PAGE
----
The remaining three teams had an off-week upon returning from Ireland and resuming their schedule. They fared worse, with a 1-2 record. One of those squads was Navy in 2012. After losing 50-10 to Notre Dame in Ireland that year, the Midshipmen had a week off, then lost 34-7 to the Nittany Lions in Beaver Stadium. That was Bill O’Brien’s first win as a head coach at Penn State.

Here’s a look at college football games that have been played in Ireland:

Regular-Season NCAA Games Played in Ireland
1988 – Boston College 38, Army 24, Dublin (attendance: 45,525)
1989 – Pittsburgh 46, Rutgers 29, Dublin (19,800)
1991 – Holy Cross 24, Fordham 19, Limerick (17,411)
1992 – Bowdoin 7, Tufts 6, Galway (2,500)
1993 – UMass 36, Rhode Island 14, Limerick (5,124
1996 – Notre Dame 54, Navy 27, Dublin (38,651)
2012 – John Carroll 40, St. Norbert 3, Dublin (4,877)
2012 – Notre Dame 50, Navy 10, Dublin (48,820)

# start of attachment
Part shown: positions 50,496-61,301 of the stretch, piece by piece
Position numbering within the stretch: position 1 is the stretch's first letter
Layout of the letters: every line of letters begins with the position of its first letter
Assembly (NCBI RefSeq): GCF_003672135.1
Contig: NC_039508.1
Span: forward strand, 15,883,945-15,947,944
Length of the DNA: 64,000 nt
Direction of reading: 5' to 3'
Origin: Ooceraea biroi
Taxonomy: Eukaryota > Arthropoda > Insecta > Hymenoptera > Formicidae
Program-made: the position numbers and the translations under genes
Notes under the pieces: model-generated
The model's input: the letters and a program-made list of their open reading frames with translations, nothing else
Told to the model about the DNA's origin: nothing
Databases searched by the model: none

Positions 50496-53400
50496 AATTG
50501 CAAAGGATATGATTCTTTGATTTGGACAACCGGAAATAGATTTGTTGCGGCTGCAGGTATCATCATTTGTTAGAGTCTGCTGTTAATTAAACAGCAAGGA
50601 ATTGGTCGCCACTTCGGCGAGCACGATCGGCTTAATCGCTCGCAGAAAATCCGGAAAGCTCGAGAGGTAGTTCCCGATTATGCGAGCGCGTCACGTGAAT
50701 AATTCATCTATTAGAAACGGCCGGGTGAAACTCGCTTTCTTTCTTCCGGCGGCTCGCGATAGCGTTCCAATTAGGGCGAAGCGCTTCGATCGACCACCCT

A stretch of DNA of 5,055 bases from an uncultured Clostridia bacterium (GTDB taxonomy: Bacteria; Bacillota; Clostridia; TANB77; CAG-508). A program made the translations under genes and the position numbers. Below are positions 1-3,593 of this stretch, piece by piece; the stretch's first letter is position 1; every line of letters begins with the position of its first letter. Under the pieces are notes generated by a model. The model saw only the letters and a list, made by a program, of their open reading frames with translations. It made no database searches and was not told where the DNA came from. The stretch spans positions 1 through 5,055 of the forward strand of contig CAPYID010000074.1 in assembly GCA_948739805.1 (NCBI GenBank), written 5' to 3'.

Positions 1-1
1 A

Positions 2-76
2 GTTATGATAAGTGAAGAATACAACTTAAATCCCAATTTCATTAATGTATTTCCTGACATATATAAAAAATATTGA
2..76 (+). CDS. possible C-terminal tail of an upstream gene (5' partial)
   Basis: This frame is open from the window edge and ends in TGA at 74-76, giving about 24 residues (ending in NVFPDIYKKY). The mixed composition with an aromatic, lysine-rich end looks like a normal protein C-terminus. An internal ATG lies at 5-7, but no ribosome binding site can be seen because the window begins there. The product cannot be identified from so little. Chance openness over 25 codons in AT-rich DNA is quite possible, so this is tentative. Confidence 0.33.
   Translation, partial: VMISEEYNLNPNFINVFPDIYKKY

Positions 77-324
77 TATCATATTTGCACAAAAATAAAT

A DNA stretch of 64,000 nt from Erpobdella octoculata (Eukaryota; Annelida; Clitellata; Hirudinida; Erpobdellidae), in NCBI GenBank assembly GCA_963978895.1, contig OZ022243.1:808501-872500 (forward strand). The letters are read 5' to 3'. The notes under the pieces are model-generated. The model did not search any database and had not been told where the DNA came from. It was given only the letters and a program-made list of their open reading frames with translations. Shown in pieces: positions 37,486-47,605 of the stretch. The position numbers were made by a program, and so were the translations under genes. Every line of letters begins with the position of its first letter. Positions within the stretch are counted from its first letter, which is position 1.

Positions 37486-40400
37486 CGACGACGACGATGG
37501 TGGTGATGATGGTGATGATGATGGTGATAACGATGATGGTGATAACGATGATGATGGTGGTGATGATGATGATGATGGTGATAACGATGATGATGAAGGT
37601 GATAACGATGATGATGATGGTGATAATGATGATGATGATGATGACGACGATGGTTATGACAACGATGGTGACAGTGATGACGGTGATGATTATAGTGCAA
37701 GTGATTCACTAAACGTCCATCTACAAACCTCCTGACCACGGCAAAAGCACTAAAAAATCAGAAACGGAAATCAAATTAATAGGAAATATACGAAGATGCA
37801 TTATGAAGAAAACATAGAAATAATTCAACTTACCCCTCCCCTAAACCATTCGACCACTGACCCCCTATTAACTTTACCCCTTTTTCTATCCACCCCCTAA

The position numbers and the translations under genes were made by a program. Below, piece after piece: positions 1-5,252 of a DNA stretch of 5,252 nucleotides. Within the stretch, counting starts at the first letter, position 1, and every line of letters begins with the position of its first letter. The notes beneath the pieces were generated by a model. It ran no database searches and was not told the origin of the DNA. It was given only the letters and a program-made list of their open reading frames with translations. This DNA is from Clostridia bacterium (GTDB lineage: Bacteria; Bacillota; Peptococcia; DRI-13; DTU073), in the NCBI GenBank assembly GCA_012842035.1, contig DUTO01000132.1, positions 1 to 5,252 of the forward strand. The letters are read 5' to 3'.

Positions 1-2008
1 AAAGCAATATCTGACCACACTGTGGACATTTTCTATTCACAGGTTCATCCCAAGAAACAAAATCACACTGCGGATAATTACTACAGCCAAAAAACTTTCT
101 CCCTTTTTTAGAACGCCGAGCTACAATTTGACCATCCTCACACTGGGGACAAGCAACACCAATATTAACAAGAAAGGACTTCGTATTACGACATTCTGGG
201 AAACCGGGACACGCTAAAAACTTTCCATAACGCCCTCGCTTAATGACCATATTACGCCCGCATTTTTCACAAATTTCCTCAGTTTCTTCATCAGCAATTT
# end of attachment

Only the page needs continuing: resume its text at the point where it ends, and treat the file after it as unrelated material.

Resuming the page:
Since 2007, the NFL has played at least one regular-season game each season in London’s Wembley Stadium. Three more are scheduled for the 2014 season. In all, from 2007-13, eight NFL contests were played in England. The NFL cuts each participating team a break and gives them a bye week following the game in London. That bye week is a small advantage.

Of the 16 NFL teams that have played in London, they’ve had a better-than-average combined 9-6-1 record (59.4%) in their next game after London, with the extra week off. That’s higher than the average success rate of a team playing after a bye week. From 2008-2012, according to Tristan Cockcroft, NFL teams won just 54.1% of the time after a bye week. 

Penn State has two bye weeks in 2014 – before and after its Oct. 25 game against Ohio State in Beaver Stadium. That doesn’t help them now. The Nittany Lions’ biggest saving grace may be the slate of opponents they face in September, upon their return from Ireland.

Penn State's foes in Weeks No. 2 through 5 are Akron (5-7), Rutgers (6-7), UMass (1-11) and Northwestern (5-7). All are coming off bad seasons, with a combined record of 17-32. That’s a winning percentage of 34.7%.

And none of them played Howard.


Mike Poorman has covered Penn State football since 1979, and for since the 2009 season. His column appears on Mondays and Fridays. Follow him on Twitter at His views and opinions do not necessarily reflect those of Penn State University.